COIT’s Guide to Removing Wax Stains - History and Chemical Components
After a long day, lighting a few candles over dinner or around your home can offer a few welcome moments of relaxation. In the era of always being connected and always being busy, there’s something nice about lowering the lights and taking a step back that is good for the body and soul.
Remove Wax Stains
So what can you do about the drippings of candle wax that accidentally make their way onto your plush carpeting? This COIT guide will offer do-it-yourself methods for removing candle wax in a few simple steps.
Before we talk candle wax removal, let’s take a closer look at the properties of wax to learn a bit more about this interesting chemical compound.
Chemical Composition of Wax
So what exactly is wax? Wax is a sticky yellow substance that is usually secreted by bees and is also referred to as beeswax. Technically speaking, wax is a class of chemical compounds that are plastic (malleable) near ambient temperatures. When wax is heated to above 115 degrees Fahrenheit, it melts.
Types of Wax
There are actually a few different types of wax:
• animal wax
• plant wax
• petroleum derived wax
• montan wax
• polyethylene and related derivatives
Animal Wax – beeswax is the most commonly used type of animal wax.
Plant Wax – plants secrete this type of wax to control their evaporation and hydration.
Petroleum Derived Waxes/Paraffin Wax – these waxes are hydrocarbons and represent a significant portion of petroleum.
Montan Wax – this type of wax is extracted from coal and lignite and is a fossilized wax.
Polyethylene and Related Derivatives – this wax is created by cracking polyethylene at 752 degrees Fahrenheit.
Now that you know a bit more about the types of wax that exist, let’s dive deeper into the history of wax.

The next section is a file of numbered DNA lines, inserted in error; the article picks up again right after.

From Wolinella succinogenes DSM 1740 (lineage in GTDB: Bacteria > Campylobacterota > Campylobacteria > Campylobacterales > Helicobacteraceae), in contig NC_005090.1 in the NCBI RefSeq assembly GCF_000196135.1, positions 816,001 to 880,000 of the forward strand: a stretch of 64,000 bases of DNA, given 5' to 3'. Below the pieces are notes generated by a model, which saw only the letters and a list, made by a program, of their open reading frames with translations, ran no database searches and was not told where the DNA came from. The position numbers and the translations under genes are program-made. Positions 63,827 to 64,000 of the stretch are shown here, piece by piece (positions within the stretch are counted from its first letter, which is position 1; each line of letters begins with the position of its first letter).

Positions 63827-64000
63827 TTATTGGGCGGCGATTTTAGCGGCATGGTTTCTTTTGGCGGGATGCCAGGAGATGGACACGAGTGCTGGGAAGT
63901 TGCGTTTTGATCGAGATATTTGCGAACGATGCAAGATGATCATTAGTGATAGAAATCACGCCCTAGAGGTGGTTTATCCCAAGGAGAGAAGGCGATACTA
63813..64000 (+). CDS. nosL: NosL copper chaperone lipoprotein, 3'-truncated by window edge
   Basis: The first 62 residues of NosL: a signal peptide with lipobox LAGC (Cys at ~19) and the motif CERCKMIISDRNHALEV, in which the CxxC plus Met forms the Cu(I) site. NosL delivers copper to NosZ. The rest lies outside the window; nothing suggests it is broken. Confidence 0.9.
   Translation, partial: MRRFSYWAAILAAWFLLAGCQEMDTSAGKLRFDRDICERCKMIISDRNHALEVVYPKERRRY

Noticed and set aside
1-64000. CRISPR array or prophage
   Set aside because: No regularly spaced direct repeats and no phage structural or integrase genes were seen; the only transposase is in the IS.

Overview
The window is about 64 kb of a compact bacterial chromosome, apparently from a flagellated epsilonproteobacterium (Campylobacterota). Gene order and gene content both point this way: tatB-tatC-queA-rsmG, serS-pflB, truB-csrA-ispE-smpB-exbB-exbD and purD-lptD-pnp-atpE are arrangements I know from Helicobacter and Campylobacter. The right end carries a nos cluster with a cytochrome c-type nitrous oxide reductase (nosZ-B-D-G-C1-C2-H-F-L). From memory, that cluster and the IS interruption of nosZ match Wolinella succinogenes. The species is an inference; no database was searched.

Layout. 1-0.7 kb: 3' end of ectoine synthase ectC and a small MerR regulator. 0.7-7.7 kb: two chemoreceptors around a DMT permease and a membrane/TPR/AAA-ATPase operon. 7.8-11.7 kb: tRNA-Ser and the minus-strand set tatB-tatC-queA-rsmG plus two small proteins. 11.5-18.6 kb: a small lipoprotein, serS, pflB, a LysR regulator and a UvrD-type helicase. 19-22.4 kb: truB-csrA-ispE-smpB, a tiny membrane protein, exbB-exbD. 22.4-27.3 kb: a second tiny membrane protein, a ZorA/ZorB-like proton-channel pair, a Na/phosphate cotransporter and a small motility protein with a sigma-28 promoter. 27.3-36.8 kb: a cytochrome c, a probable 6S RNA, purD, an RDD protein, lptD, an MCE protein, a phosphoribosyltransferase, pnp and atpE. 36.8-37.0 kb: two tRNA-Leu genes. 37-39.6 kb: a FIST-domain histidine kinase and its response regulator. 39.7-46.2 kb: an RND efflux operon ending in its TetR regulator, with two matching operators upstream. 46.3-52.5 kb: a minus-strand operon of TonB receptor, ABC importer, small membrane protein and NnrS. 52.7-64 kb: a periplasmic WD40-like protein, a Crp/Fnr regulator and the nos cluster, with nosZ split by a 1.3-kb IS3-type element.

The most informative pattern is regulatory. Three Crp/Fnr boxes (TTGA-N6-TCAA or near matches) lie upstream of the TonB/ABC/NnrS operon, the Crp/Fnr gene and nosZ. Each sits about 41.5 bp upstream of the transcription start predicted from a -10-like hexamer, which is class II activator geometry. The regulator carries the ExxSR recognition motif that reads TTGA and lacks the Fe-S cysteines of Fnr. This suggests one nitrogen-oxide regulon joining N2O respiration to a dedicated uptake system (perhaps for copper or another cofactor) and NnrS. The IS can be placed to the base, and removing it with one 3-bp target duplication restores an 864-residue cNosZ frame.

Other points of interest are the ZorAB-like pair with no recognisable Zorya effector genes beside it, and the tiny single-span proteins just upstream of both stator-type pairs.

Wax in the Middle Ages
If you look back in history, you can see that wax has been used since the days of the world’s first civilizations. Evidence of using wax seals to seal communications appears starting in the Middle Ages in Europe. At first, these wax seals were only used to authenticate and seal royal and clergy communications; however, the use of wax seals eventually spread throughout the various classes of society.
These wax seals were often used in place of someone’s signature, as not all people were literate. Their seal was a symbol that they were agreeing to the terms or conditions of agreements, contracts and wills.
Using Wax to Make Candles
For thousands of years, candles have been used as a source of light around the world. In fact, until the early 1900s, people depended on candles as the only source of artificial light. In early Egyptian and Roman times, candle wax was actually extracted from sheep and cattle. They melted the tallow (a hard fatty substance made from rendered animal fat) down to liquid form and poured it over a wick, which was usually made of hemp, cotton or flax.
Wax is obviously still a big part of modern life. Without it, how could we curl up on the couch, light a few candles and unwind from our hectic days?
Modern Times: Removing Candle Wax
If you’d like to learn more about wax stain removal, check out COIT’s guide to remove wax from carpet to learn do-it-yourself methods you can use at home.